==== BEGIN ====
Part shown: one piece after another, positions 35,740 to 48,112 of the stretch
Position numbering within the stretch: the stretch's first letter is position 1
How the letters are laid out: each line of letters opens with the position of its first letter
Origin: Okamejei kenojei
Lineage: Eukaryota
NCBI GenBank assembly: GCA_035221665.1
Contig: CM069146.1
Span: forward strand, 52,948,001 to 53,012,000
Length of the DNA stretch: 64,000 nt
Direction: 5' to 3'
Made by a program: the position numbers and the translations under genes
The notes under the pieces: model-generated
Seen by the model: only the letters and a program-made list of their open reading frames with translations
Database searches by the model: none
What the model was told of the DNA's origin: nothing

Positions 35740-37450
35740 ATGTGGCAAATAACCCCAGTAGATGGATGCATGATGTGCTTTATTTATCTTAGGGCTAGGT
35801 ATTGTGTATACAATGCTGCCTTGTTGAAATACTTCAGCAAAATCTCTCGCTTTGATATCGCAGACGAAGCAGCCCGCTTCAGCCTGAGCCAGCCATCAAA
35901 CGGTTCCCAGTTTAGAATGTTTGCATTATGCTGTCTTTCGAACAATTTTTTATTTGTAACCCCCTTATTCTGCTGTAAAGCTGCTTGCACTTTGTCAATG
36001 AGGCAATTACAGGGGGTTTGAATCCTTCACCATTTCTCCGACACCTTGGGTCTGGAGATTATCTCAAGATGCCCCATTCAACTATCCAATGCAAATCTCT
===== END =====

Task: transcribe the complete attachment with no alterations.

Part shown: one piece after another, positions 35,740 to 48,112 of the stretch
Position numbering within the stretch: the stretch's first letter is position 1
How the letters are laid out: each line of letters opens with the position of its first letter
Origin: Okamejei kenojei
Lineage: Eukaryota
NCBI GenBank assembly: GCA_035221665.1
Contig: CM069146.1
Span: forward strand, 52,948,001 to 53,012,000
Length of the DNA stretch: 64,000 nt
Direction: 5' to 3'
Made by a program: the position numbers and the translations under genes
The notes under the pieces: model-generated
Seen by the model: only the letters and a program-made list of their open reading frames with translations
Database searches by the model: none
What the model was told of the DNA's origin: nothing

Positions 35740-37450
35740 ATGTGGCAAATAACCCCAGTAGATGGATGCATGATGTGCTTTATTTATCTTAGGGCTAGGT
35801 ATTGTGTATACAATGCTGCCTTGTTGAAATACTTCAGCAAAATCTCTCGCTTTGATATCGCAGACGAAGCAGCCCGCTTCAGCCTGAGCCAGCCATCAAA
35901 CGGTTCCCAGTTTAGAATGTTTGCATTATGCTGTCTTTCGAACAATTTTTTATTTGTAACCCCCTTATTCTGCTGTAAAGCTGCTTGCACTTTGTCAATG
36001 AGGCAATTACAGGGGGTTTGAATCCTTCACCATTTCTCCGACACCTTGGGTCTGGAGATTATCTCAAGATGCCCCATTCAACTATCCAATGCAAATCTCT